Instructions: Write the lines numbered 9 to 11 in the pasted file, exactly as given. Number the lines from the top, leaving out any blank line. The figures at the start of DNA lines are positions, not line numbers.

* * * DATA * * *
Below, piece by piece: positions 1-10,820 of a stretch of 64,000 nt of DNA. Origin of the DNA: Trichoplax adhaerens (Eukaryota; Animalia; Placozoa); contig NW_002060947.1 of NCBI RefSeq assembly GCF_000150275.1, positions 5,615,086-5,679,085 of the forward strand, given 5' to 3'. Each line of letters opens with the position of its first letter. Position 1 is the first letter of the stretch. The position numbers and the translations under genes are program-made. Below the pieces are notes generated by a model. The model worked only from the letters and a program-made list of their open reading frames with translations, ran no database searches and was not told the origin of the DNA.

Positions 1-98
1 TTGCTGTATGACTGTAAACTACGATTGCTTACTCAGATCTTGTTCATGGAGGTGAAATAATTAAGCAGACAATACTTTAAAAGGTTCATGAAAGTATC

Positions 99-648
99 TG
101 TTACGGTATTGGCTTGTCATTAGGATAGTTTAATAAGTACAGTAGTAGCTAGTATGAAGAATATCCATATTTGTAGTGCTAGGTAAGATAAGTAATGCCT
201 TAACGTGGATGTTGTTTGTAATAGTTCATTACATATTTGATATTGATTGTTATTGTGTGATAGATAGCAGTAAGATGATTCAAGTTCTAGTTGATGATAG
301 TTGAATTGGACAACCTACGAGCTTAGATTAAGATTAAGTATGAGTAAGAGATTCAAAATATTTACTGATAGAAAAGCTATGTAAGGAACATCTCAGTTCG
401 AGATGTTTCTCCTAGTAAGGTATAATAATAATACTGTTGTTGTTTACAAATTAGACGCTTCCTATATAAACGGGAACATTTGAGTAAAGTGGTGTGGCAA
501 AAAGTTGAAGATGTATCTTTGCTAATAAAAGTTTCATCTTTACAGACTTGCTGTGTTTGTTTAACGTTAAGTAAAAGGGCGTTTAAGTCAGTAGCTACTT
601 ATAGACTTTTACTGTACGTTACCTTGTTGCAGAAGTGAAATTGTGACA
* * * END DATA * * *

401 AGATGTTTCTCCTAGTAAGGTATAATAATAATACTGTTGTTGTTTACAAATTAGACGCTTCCTATATAAACGGGAACATTTGAGTAAAGTGGTGTGGCAA
501 AAAGTTGAAGATGTATCTTTGCTAATAAAAGTTTCATCTTTACAGACTTGCTGTGTTTGTTTAACGTTAAGTAAAAGGGCGTTTAAGTCAGTAGCTACTT
601 ATAGACTTTTACTGTACGTTACCTTGTTGCAGAAGTGAAATTGTGACA